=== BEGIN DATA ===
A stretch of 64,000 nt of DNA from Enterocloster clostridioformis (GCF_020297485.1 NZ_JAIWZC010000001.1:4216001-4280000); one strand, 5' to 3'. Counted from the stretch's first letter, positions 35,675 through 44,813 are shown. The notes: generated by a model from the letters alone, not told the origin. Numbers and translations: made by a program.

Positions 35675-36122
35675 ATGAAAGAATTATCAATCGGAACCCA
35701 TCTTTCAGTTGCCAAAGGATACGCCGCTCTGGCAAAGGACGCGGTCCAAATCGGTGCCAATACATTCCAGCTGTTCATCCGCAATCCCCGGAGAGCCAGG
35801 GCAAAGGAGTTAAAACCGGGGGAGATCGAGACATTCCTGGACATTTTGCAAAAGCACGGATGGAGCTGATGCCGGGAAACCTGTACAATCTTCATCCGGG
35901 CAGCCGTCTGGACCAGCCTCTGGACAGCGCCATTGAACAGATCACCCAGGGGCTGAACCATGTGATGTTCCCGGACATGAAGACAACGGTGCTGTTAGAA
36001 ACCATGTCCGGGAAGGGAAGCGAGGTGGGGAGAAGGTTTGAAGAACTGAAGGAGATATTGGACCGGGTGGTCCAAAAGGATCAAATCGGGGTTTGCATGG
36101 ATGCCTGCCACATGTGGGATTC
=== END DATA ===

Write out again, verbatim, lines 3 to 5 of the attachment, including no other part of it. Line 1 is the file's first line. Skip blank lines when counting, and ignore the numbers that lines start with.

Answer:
35675 ATGAAAGAATTATCAATCGGAACCCA
35701 TCTTTCAGTTGCCAAAGGATACGCCGCTCTGGCAAAGGACGCGGTCCAAATCGGTGCCAATACATTCCAGCTGTTCATCCGCAATCCCCGGAGAGCCAGG
35801 GCAAAGGAGTTAAAACCGGGGGAGATCGAGACATTCCTGGACATTTTGCAAAAGCACGGATGGAGCTGATGCCGGGAAACCTGTACAATCTTCATCCGGG